Mike Clevinger, a starting pitcher who signed with the Chicago White Sox earlier this offseason, is under investigation for allegedly violating Major League Baseball’s domestic violence policy.
The investigation follows allegations by a woman, Olivia Finestead, who accused Clevinger of physically and emotionally abusing his three children and their two mothers, including herself. She agreed to be named in an interview with The Athletic.
Finestead has been in contact with MLB investigators since last summer, when Clevinger was a member of the San Diego Padres, according to The Athletic, but mentioned her allegations in a series of stories on her Instagram account on Tuesday. In it, she accused Clevinger of “multiple counts of domestic violence and child abuse,” including throwing “chewing spit at a screaming toddler” and strangling him. The latter allegation was posted with a series of photos allegedly the result of acts of violence by Clevinger, a 32-year-old who has played in the major leagues for seven years.
An attorney for Clevinger released a statement Tuesday on behalf of his client, which read, “Mike strongly denies the allegations made by Ms. Finestead.”
“He never harmed Ms. Finestead or his daughter,” attorney Jay Reisinger said. “We will not comment on Ms Finestead’s motive for making these false allegations. Regrettably, her baseless threats and accusations have escalated over the past few months, culminating in deeply disturbing threats against Mike and Mike’s family. Their threats and pattern of abusive behavior are well documented. The simple truth is that Mike did nothing wrong. He is a loving and caring father. We have advised Mike not to comment on the matter.”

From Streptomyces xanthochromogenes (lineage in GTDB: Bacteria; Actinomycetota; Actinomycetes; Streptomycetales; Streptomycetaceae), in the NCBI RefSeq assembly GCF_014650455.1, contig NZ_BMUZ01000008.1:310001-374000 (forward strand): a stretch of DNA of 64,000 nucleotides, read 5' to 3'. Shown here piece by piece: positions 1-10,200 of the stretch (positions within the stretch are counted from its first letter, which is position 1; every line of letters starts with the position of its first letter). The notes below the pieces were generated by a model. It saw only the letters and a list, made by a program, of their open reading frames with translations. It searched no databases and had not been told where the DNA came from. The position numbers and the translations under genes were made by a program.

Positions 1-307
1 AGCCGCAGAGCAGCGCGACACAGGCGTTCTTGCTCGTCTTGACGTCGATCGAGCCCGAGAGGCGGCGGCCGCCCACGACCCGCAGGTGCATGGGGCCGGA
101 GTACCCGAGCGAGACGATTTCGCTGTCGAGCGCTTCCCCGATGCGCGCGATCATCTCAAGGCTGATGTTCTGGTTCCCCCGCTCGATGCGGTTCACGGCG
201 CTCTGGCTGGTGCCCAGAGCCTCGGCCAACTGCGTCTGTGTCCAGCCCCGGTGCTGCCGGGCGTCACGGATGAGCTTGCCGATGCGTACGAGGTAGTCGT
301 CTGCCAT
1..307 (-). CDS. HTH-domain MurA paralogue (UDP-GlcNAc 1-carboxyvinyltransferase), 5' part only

In a statement, the Padres said: “We are aware of MLB’s investigation and fully support their efforts under the joint policy on domestic violence, sexual assault and child abuse. Due to the ongoing investigation, we are currently unable to comment further.”
The White Sox signed Clevinger to a one-year, $12 million free agent deal in late November — a deal that would pay him an $8 million base salary in 2023 and a $12 million mutual option with a buyout of $4 million included , for 2024 – and claimed they were unaware of the allegations when he signed it.
“Major League Baseball and the Chicago White Sox take all allegations very seriously, and the White Sox fully support the MLB and MLBPA’s joint policies on domestic violence, sexual assault and child abuse,” the White Sox said in a statement. “MLB launched an investigation after learning of these allegations. The White Sox were unaware of the allegations or the investigation at the time of his signing. The White Sox will not comment until MLB’s investigation process is complete.”
ESPN’s Jesse Rogers contributed to this report.